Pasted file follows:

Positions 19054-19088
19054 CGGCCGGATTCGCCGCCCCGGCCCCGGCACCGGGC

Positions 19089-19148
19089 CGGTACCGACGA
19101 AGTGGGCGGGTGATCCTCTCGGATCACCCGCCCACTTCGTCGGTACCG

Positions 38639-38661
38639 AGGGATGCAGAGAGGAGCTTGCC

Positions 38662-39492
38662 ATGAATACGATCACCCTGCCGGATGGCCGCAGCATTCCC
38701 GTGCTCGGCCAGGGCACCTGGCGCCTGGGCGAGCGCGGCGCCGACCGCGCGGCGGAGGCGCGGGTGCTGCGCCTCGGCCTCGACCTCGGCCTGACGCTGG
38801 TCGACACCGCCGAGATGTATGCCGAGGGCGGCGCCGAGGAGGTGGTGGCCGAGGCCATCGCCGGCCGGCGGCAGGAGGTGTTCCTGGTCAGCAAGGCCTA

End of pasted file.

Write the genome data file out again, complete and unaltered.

Positions 19054-19088
19054 CGGCCGGATTCGCCGCCCCGGCCCCGGCACCGGGC

Positions 19089-19148
19089 CGGTACCGACGA
19101 AGTGGGCGGGTGATCCTCTCGGATCACCCGCCCACTTCGTCGGTACCG

Positions 38639-38661
38639 AGGGATGCAGAGAGGAGCTTGCC

Positions 38662-39492
38662 ATGAATACGATCACCCTGCCGGATGGCCGCAGCATTCCC
38701 GTGCTCGGCCAGGGCACCTGGCGCCTGGGCGAGCGCGGCGCCGACCGCGCGGCGGAGGCGCGGGTGCTGCGCCTCGGCCTCGACCTCGGCCTGACGCTGG
38801 TCGACACCGCCGAGATGTATGCCGAGGGCGGCGCCGAGGAGGTGGTGGCCGAGGCCATCGCCGGCCGGCGGCAGGAGGTGTTCCTGGTCAGCAAGGCCTA